Samgyetang is also known as Gyesamtang, a dish made by adding glutinous rice, garlic, jujube, and ginseng to the stomach of a young chicken, and pouring water for a long time. It is one of the representative health foods in summer, and is mainly used for chobok, red bok, and malbok.
Samgyetang is called ‘Younggye Baeksuk,’ which is called “Young Gye Baek Suk”, which is cooked with Baek Suk (young chickens, young chickens up to 6 months old). In the old recipes such as 『Sikjimibang』, 『Forest Economy』, 『Gyuhap Series』, 『Siuijeonseo』, 『Jubangmun』, 『Wife Pillji』, there are no records of cold products such as Samgyetang or Gyesamtang, but linked Hot water and connected steaming are recorded. In 『Poetry Jeonseo』, which is known to have been written at the end of the 19th century, the cooking method of Yeonjotang is like "a good connection is boiled and salvaged, all bones are applied, and the flesh is ripped off and opened... … If you look at it, it can be seen that the connection soup of the end of the 19th century was boiled like Yukgaejang. The constitution that Samgyetang receives well is Soeumin who does not sweat much in summer. A constitution with a lot of heat, such as Taeyangin or Soyangin, may rather lose.
Like Yukgaejang, Gaejangguk became a substitute food for lucky days in the 20th century for those who did not fit the diet. After that, as ginseng became popular, it became Samgyetang. Nowadays, the poultry method is developed and chicks are hatched regardless of the season, but in the past, chicks hatched in spring will grow into heavy chicks weighing about 400 to 500g in summer, so use this to make a nutritious meal that can overcome the heat of summer. It was done.
Samgyetang is regarded as one of the preferred Korean dishes by foreigners visiting Korea because it does not have a strong taste and suits foreigners' tastes well. Since samgyetang is so popular, fusion samgyetang with various ideas is being made these days. It is standard to add nokgak (deer horn), chestnuts, pine nuts, etc., and there is also Samgyetang in which natural abalone is put in the skin or octopus is added. Samgyetang, a whole red ginseng root, also appeared. There are also'Herbal Samgyetang' with all kinds of medicinal herbs,'Seafood Samgyetang' with octopus, blue crab, and abalone, and'Bamboo Bucket Samgyetang' in which chicken is steamed in a bamboo container rather than a pot.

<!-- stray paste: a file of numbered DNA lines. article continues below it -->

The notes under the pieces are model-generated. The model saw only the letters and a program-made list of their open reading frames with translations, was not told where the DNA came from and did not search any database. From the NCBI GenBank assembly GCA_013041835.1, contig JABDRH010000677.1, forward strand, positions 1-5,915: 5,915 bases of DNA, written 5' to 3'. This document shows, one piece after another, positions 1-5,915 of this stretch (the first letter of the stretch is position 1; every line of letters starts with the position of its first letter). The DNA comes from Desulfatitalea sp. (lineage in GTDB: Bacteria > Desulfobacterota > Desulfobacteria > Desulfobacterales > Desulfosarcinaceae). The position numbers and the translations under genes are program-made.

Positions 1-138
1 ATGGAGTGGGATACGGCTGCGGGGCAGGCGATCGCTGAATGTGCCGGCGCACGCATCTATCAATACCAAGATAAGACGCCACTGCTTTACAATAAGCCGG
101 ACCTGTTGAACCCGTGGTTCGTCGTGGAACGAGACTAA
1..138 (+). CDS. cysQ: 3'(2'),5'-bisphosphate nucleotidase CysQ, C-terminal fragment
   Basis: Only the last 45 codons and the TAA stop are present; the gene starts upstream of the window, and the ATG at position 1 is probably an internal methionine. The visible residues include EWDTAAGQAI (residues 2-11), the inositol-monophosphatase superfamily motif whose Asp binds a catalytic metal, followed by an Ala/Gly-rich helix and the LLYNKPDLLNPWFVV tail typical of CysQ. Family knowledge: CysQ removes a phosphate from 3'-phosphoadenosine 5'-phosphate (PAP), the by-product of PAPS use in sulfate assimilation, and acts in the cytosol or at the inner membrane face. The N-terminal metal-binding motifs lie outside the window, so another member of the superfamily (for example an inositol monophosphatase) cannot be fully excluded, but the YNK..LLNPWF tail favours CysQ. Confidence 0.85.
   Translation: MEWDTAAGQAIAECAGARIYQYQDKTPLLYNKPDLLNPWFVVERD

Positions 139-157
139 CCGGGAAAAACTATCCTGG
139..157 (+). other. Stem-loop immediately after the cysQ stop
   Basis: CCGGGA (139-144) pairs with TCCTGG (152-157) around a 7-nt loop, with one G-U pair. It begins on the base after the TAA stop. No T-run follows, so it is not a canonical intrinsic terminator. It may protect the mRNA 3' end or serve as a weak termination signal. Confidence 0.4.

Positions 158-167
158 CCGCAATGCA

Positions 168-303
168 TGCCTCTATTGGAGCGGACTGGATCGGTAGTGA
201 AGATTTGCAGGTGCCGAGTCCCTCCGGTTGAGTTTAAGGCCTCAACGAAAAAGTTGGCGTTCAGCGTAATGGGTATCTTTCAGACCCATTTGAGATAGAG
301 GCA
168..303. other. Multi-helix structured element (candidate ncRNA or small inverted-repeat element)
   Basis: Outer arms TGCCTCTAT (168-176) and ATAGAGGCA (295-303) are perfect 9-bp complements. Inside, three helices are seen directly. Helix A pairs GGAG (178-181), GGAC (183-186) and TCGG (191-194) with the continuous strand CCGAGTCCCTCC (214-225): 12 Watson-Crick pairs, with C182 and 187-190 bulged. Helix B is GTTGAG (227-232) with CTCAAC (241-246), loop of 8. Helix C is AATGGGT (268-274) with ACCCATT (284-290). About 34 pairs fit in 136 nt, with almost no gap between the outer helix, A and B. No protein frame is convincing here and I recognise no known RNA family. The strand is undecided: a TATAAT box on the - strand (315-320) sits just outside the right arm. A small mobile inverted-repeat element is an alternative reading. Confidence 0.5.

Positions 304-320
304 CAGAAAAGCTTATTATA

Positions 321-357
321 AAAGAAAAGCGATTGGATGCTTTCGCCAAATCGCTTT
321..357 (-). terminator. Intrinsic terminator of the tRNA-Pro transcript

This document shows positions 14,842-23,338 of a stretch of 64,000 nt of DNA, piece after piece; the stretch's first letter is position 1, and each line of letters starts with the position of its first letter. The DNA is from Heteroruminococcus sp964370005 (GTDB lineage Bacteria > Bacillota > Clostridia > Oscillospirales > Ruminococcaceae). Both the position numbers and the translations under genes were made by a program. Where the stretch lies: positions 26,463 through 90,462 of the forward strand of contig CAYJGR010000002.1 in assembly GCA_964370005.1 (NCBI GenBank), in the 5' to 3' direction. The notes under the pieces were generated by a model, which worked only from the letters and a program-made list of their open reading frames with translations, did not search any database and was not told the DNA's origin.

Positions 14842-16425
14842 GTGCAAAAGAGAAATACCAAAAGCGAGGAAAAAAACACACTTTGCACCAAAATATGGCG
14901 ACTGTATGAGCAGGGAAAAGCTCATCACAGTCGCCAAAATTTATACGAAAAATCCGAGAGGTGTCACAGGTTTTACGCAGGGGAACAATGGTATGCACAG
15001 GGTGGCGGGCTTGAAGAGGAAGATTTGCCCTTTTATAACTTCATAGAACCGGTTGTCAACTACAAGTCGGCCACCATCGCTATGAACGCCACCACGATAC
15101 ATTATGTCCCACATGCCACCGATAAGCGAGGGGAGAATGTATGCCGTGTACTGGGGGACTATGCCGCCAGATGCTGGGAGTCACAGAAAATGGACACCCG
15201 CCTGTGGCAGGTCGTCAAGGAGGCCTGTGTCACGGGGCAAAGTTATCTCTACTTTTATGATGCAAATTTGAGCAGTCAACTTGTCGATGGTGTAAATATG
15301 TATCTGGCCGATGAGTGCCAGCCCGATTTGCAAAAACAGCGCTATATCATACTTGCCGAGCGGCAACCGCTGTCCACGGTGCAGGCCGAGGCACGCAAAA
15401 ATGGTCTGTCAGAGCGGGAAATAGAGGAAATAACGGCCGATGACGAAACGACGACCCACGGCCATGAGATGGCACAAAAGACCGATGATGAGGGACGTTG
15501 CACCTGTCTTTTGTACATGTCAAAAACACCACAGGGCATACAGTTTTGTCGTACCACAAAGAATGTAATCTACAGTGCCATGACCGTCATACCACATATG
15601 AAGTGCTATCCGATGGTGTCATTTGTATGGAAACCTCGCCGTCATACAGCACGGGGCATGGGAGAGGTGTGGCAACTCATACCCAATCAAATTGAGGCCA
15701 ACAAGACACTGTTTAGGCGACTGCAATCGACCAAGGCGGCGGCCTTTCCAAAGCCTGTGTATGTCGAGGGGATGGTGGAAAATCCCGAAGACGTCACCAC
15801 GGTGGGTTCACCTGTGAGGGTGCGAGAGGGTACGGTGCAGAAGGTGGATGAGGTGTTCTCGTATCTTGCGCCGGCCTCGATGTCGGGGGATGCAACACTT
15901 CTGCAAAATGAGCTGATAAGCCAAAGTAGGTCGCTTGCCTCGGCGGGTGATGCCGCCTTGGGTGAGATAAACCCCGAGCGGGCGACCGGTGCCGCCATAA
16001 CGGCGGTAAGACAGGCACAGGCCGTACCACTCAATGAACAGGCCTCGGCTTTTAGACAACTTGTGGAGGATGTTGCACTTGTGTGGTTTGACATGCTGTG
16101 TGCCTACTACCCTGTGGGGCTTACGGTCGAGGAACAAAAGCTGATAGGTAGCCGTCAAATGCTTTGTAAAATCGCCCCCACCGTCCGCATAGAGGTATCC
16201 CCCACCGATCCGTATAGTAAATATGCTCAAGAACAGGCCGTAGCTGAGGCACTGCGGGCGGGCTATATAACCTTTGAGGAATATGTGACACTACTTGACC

The history of Samgyetang is not long, and the culture of eating samgyetang on a lucky day seems to have been established since the 1960s. In the past during the Joseon Dynasty, during the fortune day, the common people mainly ate Gaejangguk (Boshintang) with dog meat, and the Yangbans enjoyed yukgaejang with beef instead of dog meat.
However, Dakbaeksuk, considered the prototype of Samgyetang, already existed in the Joseon Dynasty. In particular, it was one of the meat dishes that were widely used using chicken, which was common in the days when meat was precious.
The beginning of samgyetang began during the Japanese colonial period when many wealthy houses made chicken baeksuk or chicken soup with white ginseng powder, and in the late 1940s, more and more cases were sold at restaurants, and it was established as a separate dish called gyesamtang around the 1950s. At first, ginseng powder was used, but after the 1960s, as refrigerators became available for long-term preservation of ginseng, it was changed to adding dried ginseng. It was called the present Samgyetang from around the 1960s. Since then, it has become a dish that has pushed out Gaejangguk and becomes the center of food for blessings.
Originally, Samgyetang was called Gyesamtang, not Samgyetang. That means that chickens are more important than hemp, and you can see that in the past, chickens were thought to be good for the body. On the contrary, samgyetang means that ginseng is more important than chicken, and you can see why it is called samgyetang when you see that wild ginseng and ginseng are considered as good foods for the body like today.
Preparing and cooking ingredients
Chicken, ginseng (or fresh ginseng), glutinous rice, chestnuts (peeled), garlic, jujube, water, salt, pepper powder
1. After washing glutinous rice, add water, soak for 1 hour, and drain through a sieve.
2. Cut the first part of the wing and the tail of the chicken. Remove the oil from the inside of the neck and put your hands on the stomach to remove the lumps of oil, then wash thoroughly.
3. Put soaked glutinous rice in the belly of the chicken and fill in 1/2 portion of chestnut, jujube, garlic and ginseng.
4. Insert a skewer to fix the chicken's neck so that it does not loosen.
5. Make a hole in the skin of one leg of the chicken, and twist the legs to cross each other to prevent loosening.
6. Pour chicken and water into a pan, add ginseng, chestnut, jujube, and 1/2 of garlic, cover and boil thoroughly. (About 1 hour)
7. Remove the bubbles that appear in the middle. Season with salt and pepper before eating.